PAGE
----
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Declaration of Independence

Posted by Sue Badeau on July 1, 2014 at 11:30 AM

Today I bring you a provocative guest blog post from the Author of a new installment on John Hancock in the series, "Declaration of Independence" published by Helping Hands Press. The author of this installment, Joseph Max Lewis, has served our country as a Green Beret and is now a lawyer.  More information about how to read his full blog and learn more about him is at the bottom.  He will also be featured on blogtalk radio tonight. 



Anyone who knows me and my views of how politics and my Christian faith intersect will immediately discover that Mr. Lewis and I do not always see eye to eye politically.  However, I think he raises some very fascinating and provocative questions about how to look at the events leading to the establishment of the USA as we now know it through the first-person eyes of some of the prominent individuals who were charged with making tough choices and carrying out momentous decisions in the face of challenging circumstances.  Whatever your politics, I think you will enjoy reading this book and challenge yourself with the question:



"What would I do if God placed me in similar situations?"


And now, an excerpt from Mr. Lewis:


Happy Fourth of July!

 

Imagine how the signers of The Declaration of Independence feel while looking down from heaven and listening to their critics. The thought never occurred to me until my publisher asked me to write a fictional short story relating how John Hancock experienced the 4th of July. Before starting, I read Herbert S. Allan’s even-handed biography of Hancock. Yes, the Founders were all human - Hancock was vain and a clothes horse, for example. But when you study the founding of America from the perspective of a Founder, the greatness of these men staggers you.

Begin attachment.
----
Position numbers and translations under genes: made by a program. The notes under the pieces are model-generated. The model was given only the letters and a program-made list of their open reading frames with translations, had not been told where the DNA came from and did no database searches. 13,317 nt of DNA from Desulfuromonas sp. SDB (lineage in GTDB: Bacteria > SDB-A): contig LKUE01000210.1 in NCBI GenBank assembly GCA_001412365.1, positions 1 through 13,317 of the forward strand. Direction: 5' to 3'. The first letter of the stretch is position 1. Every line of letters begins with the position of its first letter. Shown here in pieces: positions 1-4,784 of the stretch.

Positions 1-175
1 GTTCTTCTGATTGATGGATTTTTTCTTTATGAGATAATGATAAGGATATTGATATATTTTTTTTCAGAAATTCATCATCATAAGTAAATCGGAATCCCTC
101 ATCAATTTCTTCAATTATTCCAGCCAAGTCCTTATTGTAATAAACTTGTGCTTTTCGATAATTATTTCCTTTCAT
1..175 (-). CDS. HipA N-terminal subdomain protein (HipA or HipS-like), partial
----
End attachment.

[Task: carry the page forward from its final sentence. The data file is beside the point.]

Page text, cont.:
“But they didn’t free the slaves and women and blacks couldn’t vote!”

 

Guess what? No one could meaningfully vote and everyone, everywhere, was in some form of bondage. The English themselves were “subjects.” Except for royalty and a small number of men in a handful of tiny Greek city states, no one had ever controlled their destiny.

 

Writing in the first person forces you to see things through the eyes of the character or historic figure, to imagine what they felt, wanted and thought. The Founders were operating in uncharted waters, laying the foundation to free all mankind and making things up as they went. They were doing it while at war with the most powerful Empire on the face of the planet.


To continue reading, visit his website.


This is a column of opinion and satire. The author knows of no undisclosed facts. Contact Lewis, the author of John Hancock, in Remington Colt's Revolutionary War Series, visit him at josephmaxlewis.com and click on Rimersburg Rules. © Joseph M. Lewis

 

Here is the Amazon Kindle link to “John Hancock”

 

Click here to link to listen in on the blogtalk radio show with Joseph Max Lewis discussing his writing on John Hancock. 


 

 


Categories: Guest Author Posts

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